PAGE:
Saturday, October 06, 2007

Spaghetti and Meatballs

Apparently, I can take even the simplest meal and turn it into a production. This spaghetti and meatball dinner took two days to make—from harvesting the
San Marzano sauce tomatoes, to simmering and reducing them for 24 hours, to making the pasta and the meatballs, to getting it to the table. Boy was it delicious, though, and well worth the wait. Let's hear it for slow food! With any luck, I'll get one more tomato harvest from this unseasonably warm weather, and we'll be set for the winter with tomato paste.

Little did I know, the pasta machine I got for my birthday actually does have a motor—in the form of a little boy named Sam who had a total blast turning the crank for me. Thank goodness I didn't spend that small fortune for the KitchenAid pasta attachment! Sam and I made angel hair pasta yesterday, and it was amazingly delicate. I'm so psyched to be able to make our own pasta! Sam even ran out to collect eggs so that we would have room temperature eggs for making the dough. The kids took one look at the raviolisimo attachment and couldn't wait to try making stuffed raviolis. Looks like I'll be making some goat cheese in the next week or so to give that a try.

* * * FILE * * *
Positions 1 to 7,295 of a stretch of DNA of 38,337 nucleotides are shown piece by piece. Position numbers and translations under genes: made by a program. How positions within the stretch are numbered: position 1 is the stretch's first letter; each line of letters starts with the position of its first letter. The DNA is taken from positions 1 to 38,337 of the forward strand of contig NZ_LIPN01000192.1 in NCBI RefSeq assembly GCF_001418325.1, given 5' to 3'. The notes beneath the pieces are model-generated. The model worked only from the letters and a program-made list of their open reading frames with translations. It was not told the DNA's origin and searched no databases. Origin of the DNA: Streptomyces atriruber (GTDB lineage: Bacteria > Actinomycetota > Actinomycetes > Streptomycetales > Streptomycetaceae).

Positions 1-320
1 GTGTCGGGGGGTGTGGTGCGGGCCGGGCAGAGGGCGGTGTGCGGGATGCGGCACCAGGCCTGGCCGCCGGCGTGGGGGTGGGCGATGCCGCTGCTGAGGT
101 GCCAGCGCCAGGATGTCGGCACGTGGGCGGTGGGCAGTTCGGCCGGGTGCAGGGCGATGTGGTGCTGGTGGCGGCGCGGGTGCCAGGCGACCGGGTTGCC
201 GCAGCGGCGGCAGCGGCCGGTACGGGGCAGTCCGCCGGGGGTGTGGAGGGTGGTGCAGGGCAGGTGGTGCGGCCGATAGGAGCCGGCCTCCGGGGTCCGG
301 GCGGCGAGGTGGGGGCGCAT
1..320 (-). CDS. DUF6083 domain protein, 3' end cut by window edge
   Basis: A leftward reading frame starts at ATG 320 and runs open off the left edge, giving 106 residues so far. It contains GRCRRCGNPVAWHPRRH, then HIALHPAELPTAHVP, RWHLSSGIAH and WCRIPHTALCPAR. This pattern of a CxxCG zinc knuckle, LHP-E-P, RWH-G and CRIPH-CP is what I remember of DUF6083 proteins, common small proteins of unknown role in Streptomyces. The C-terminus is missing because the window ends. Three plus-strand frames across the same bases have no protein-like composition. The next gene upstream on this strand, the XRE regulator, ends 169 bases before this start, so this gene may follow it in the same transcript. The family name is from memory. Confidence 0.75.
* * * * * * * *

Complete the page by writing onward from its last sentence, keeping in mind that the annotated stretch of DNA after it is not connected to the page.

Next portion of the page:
The hardest part of the process was kneading the dough, which took about 10 or 15 minutes. We used 2 cups of all-purpose flour, since I didn't have any semolina in the house, and 2 large eggs. That made enough pasta for one dinner for our family of five. The kids enjoyed it, though as with anything, it will take some getting used to as they shift from the store-bought pasta they've always known. I'm hoping to make and dry some basil fettucini today while the basil's still fresh—the sundried tomato pasta I can make any time.

16 comments:

Christy said...

Logan loves turning the crank too. It is so much fun to make pasta with him. I let the kitchen aid do the kneading. I haven't had much luck with the ravioli attachment, but will have to try it again. I don't use semolina in my pasta either. I'd like to hear how drying it goes and how you do it, I haven't tried drying any yet.

Christy said...

Hey, are you going to be going to the lambing and kidding school on Dec. 8 at Carroll Community College? I'm planning on going.